The questions below will help your student decide if a school is the right fit.
- Do I prefer 200-student lecture style classes or 30-student class sizes?
- Where do I want to live (e.g., the dorm, near home, across country)?
- Does this school offer my major?
- What extracurricular activities, social, and other non-academic factors matter to me?
- What is the job placement rate for graduates with my degree?
Once your student has a handful of possible schools it’s time for a campus visit. Eat in the cafeteria, tour the dorms, and sit in on classes. Schedule an appointment with the financial aid office. This brings us to the next question you want to ask your student before they apply to college.
#3 Will this school give you free money to pay for college?
Let’s talk money. Your student will need a good amount of it to get through college. Fortunately, all the cash doesn’t have to come out of your pocket.
“Generally speaking, your small private schools give more money per student than large public schools,” says Bryan. “But even some small private schools don’t offer much money, so it’s a matter of research.”
Colleges offer two types of gift aid–money that doesn’t have to be paid back–in the form of merit aid and need-based aid. We’ll focus on merit aid.
Merit aid includes grants, scholarships, and tuition discounts that a college offers a student with outstanding qualities. Merit scholarships are based on factors like athletic ability, artistic talent, and leadership. However, your student’s SAT and ACT scores will have the greatest impact on your out-of-pocket expenses.
A student is more likely to get merit aid at a school where their SAT or ACT scores are higher than other applicants, often called a student’s “safety school.” Certified college planners use software to estimate how much merit aid a student is likely to receive. If your student is going at it alone, they can:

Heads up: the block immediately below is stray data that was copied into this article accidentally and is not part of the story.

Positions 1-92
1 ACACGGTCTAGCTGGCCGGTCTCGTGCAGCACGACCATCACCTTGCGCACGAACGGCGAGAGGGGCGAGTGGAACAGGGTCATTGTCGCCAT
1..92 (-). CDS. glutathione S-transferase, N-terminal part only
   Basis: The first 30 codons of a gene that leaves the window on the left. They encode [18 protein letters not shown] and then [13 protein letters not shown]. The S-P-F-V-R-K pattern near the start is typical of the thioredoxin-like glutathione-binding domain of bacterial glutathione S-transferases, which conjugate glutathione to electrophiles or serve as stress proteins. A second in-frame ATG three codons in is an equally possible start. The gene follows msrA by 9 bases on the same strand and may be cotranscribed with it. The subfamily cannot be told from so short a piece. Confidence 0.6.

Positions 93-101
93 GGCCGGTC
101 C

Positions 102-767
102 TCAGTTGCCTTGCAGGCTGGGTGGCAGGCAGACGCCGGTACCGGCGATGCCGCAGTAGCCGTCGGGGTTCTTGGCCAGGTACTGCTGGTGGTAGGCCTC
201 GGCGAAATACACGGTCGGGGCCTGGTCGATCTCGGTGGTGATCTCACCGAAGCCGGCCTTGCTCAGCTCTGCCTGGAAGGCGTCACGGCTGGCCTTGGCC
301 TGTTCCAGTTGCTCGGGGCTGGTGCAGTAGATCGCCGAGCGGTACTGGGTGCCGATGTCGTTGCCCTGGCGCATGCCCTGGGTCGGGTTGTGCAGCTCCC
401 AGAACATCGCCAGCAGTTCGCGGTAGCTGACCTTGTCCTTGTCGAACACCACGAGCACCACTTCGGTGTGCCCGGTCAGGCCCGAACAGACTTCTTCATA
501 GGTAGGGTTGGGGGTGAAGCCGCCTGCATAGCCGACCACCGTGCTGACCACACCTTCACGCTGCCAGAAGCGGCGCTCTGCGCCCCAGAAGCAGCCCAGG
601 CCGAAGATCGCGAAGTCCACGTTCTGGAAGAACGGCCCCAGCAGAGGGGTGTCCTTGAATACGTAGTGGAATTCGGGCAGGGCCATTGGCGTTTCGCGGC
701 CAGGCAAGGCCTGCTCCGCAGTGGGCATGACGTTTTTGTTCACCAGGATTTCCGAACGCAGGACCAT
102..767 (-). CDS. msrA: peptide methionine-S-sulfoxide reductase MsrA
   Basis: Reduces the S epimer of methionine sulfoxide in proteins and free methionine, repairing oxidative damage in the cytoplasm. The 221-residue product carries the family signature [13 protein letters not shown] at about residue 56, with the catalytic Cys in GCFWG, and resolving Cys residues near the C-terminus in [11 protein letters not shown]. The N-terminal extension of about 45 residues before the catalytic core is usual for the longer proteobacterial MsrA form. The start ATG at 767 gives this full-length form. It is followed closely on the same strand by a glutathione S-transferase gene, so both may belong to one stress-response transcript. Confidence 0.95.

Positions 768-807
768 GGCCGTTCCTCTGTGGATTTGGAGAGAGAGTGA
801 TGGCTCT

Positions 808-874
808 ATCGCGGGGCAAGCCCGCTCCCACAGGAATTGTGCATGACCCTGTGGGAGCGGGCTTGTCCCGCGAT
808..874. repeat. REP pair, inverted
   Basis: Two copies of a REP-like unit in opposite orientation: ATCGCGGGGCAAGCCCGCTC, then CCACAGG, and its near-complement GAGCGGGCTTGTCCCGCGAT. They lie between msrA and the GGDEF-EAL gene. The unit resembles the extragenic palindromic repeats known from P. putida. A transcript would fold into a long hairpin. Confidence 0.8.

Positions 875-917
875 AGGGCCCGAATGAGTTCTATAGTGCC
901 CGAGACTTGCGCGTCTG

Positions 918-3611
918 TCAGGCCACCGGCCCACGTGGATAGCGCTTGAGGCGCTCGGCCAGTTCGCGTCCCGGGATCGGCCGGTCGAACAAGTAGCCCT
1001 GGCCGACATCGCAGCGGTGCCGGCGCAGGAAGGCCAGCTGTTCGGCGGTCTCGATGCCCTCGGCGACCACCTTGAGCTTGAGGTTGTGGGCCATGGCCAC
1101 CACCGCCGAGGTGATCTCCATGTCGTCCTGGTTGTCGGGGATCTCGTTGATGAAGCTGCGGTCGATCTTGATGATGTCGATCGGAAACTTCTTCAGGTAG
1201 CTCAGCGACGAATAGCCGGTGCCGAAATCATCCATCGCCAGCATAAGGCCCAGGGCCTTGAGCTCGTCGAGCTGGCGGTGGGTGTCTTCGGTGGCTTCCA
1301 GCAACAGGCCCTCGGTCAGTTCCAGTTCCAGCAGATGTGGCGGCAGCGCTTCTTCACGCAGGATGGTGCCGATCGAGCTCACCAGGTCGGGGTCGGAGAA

- Find out the average test scores of students at various colleges using CollegeBoard.org or U.S. News and World Report college rankings
- Make a list of schools where their SAT and ACT scores are higher than average
- Contact each school directly to find out what merit aid is offered and the criteria for getting an award
The school where your student receives the most free money for college may or may not be at the top of their list. But if they want to avoid student loans, they’ll need to improve their test scores or apply to schools that already consider them the bee’s knees.
Does your child have college on the brain? Leave a comment below.
Nicole Robinson is a Dallas-based freelance writer and blogger on a mission to keep college from sneaking up on unsuspecting parents. In addition to writing for the BookWormMama blog, Nicole provides content creation and copywriting services. While her writing specialties include college planning for young kids, parenting, education, and self-improvement, Nicole is always ready to dive into new topics and new projects.
Douglas Bryan is founder and owner of College Planning DFW, a Dallas-area college planning and career services company.